EB wrote the manuscript, GA, CW, and PM critically revised the manuscript. All authors agree to be accountable for the content of the work.
Conflict of Interest Statement
The authors declare that the research was conducted in the absence of any commercial or financial relationships that could be construed as a potential conflict of interest.
This work was supported by grants from the Agency for Innovation by Science and Technology (IWT, www.iwt.be, no. 121371), the Regional Government of Flanders (GOA program, www.kuleuven.be, GOA13/014) and the Interuniversity Attraction Poles (IAP, www.belspo.be, IAP P7/39). EB received an IWT fellowship. The sponsors had no role in gathering, analyzing, or interpreting the data and have no conflicts of interest.
BART, BamHI A rightward transcripts; CTL, cytotoxic T lymphocyte; DC, dendritic cell; EBV, Epstein–Barr virus; EBNA, EBV nuclear antigen; HCMV, human cytomegalovirus; HHV, human herpesvirus; HIV, human immunodeficiency virus; HLH, hemophagocytic lymphohistiocytosis; HSC, hematopoietic stem cell; HSV, herpes simplex virus; IL, interleukin; JAK, Janus kinase; LMP-1, latent membrane protein 1; MAS, macrophage activation syndrome; MHC, major histocompatibility complex; miRNA, microRNA; NK cell, natural killer cell; NFAT, nuclear factor of activated T cells; NF-κB, nuclear factor κB; PRR, pattern recognition receptor; TLR, toll-like receptor; TNF, tumor necrosis factor; SAP, SLAM-associated protein; SLAM, signaling lymphocyte activation molecule; STAT, signal transducer and activator of transcription; TGF-β, transforming growth factor β; VZV, varicella zoster virus; XLP, X-linked lymphoproliferative disease.
3. Sieni E, Cetica V, Hackmann Y, Coniglio ML, Da Ros M, Ciambotti B, et al. Familial hemophagocytic lymphohistiocytosis: when rare diseases shed light on immune system functioning. Front Immunol (2014) 5:1–19. doi:10.3389/fimmu.2014.00167
4. Marsh RA, Madden L, Kitchen BJ, Mody R, McClimon B, Jordan MB, et al. XIAP deficiency: a unique primary immunodeficiency best classified as X-linked familial hemophagocytic lymphohistiocytosis and not as X-linked lymphoproliferative disease. Blood (2010) 116(7):1079–82. doi:10.1182/blood-2010-01-256099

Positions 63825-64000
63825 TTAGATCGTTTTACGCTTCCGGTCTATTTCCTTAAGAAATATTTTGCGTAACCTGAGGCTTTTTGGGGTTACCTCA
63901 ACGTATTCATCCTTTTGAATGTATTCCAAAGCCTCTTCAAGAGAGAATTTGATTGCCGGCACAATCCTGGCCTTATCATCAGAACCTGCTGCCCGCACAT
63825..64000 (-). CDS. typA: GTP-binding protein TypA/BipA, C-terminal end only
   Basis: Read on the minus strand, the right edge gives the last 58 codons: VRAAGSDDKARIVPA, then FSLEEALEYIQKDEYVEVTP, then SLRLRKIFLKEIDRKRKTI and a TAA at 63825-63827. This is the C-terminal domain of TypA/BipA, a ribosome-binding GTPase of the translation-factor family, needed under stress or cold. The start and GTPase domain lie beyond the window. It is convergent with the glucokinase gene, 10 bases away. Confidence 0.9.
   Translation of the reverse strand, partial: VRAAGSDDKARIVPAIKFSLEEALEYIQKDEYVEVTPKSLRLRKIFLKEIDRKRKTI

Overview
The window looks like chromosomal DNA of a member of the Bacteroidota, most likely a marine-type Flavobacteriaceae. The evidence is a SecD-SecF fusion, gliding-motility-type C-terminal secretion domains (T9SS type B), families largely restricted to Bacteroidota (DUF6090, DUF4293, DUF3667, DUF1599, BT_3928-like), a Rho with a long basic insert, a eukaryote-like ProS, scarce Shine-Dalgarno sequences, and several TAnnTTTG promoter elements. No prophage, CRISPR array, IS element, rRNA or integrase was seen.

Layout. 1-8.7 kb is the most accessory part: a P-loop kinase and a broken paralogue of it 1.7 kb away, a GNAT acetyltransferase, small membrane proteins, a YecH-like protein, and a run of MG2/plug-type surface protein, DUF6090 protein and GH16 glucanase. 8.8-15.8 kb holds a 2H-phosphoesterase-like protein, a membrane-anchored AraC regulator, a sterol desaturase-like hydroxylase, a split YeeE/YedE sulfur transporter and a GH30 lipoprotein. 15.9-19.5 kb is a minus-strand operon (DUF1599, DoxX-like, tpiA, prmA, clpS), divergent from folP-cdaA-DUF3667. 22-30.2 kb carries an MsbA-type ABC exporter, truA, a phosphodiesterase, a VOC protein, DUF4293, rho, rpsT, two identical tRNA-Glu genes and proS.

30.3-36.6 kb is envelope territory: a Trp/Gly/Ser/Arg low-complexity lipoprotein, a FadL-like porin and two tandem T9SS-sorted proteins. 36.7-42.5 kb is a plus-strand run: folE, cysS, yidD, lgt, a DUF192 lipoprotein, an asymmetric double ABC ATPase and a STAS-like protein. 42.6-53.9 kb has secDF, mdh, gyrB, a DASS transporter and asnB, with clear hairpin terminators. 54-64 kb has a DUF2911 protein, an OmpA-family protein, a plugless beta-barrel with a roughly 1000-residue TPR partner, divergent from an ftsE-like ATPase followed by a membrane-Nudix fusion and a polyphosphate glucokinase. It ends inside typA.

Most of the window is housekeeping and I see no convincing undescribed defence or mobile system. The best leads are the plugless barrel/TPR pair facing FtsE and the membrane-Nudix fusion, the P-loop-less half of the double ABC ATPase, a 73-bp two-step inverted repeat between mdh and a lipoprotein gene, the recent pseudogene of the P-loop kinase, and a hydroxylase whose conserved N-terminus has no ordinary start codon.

5. Sumegi J, Seemayer TA, Huang D, Davis JR, Morra M, Gross TG, et al. A spectrum of mutations in SH2D1A that causes X-linked lymphoproliferative disease and other Epstein-Barr virus-associated illnesses. Leuk Lymphoma (2002) 43(6):1189–201. doi:10.1080/10428190290026240
6. Zhang K, Jordan MB, Marsh RA, Johnson JA, Kissell D, Meller J, et al. Hypomorphic mutations in PRF1, MUNC13-4, and STXBP2 are associated with adult-onset familial HLH. Blood (2011) 118(22):5794–8. doi:10.1182/blood-2011-07-370148
7. Zhang K, Chandrakasan S, Chapman H, Valencia CA, Husami A, Kissell D, et al. Synergistic defects of different molecules in the cytotoxic pathway lead to clinical familial hemophagocytic lymphohistiocytosis. Blood (2014) 124:1331–4. doi:10.1182/blood-2014-05-573105
8. Zhang M, Behrens EM, Atkinson TP, Shakoory B, Grom AA, Cron RQ. Genetic defects in cytolysis in macrophage activation syndrome. Curr Rheumatol Rep (2014) 16(9):439–46. doi:10.1007/s11926-014-0439-2
9. Sepulveda FE, Garrigue A, Maschalidi S, Garfa-Traore M, Ménasché G, Fischer A, et al. Polygenic mutations in the cytotoxicity pathway increase susceptibility to develop HLH immunopathology in mice. Blood (2016) 127(17):2113–21. doi:10.1182/blood-2015-12-688960
11. Cetica V, Sieni E, Pende D, Danesino C, De Fusco C, Locatelli F, et al. Genetic predisposition to hemophagocytic lymphohistiocytosis: report on 500 patients from the Italian registry. J Allergy Clin Immunol (2016) 137(1):188–96.e4. doi:10.1016/j.jaci.2015.06.048
12. Bode SFN, Ammann S, Al-Herz W, Bataneant M, Dvorak CC, Gehring S, et al. The syndrome of hemophagocytic lymphohistiocytosis in primary immunodeficiencies: implications for differential diagnosis and pathogenesis. Haematologica (2015) 100(7):978–88. doi:10.3324/haematol.2014.121608